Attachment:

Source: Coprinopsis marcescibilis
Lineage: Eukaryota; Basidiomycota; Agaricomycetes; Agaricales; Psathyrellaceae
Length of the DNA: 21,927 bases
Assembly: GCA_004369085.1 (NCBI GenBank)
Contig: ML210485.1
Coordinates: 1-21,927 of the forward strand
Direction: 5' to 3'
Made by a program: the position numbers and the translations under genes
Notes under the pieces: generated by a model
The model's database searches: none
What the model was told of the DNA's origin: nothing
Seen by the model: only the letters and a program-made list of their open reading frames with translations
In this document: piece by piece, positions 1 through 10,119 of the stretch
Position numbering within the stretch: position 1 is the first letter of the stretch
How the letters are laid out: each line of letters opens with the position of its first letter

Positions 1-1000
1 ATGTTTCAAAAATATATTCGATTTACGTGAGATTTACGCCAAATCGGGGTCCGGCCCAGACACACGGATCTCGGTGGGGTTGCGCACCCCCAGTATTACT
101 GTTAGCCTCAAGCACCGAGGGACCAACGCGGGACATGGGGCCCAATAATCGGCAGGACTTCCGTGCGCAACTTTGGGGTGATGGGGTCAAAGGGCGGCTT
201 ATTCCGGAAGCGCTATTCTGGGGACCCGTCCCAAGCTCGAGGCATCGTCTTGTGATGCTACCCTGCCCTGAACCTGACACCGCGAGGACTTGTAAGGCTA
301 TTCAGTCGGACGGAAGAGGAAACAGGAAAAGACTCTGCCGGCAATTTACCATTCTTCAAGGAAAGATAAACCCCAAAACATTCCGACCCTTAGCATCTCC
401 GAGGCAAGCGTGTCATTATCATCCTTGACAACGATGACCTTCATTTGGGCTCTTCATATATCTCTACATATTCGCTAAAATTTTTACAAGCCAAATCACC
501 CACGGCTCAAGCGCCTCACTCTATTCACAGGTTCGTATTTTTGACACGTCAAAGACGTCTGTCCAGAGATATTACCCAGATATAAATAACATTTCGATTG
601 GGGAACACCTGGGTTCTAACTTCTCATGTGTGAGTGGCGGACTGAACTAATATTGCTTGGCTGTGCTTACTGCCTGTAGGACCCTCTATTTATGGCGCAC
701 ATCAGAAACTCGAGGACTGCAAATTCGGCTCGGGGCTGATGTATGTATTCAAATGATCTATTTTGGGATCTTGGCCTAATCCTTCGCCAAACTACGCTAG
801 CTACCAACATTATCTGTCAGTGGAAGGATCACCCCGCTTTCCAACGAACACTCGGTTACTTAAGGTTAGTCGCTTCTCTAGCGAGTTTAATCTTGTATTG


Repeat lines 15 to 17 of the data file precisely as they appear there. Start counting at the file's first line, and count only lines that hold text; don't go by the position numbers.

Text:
How the letters are laid out: each line of letters opens with the position of its first letter

Positions 1-1000
1 ATGTTTCAAAAATATATTCGATTTACGTGAGATTTACGCCAAATCGGGGTCCGGCCCAGACACACGGATCTCGGTGGGGTTGCGCACCCCCAGTATTACT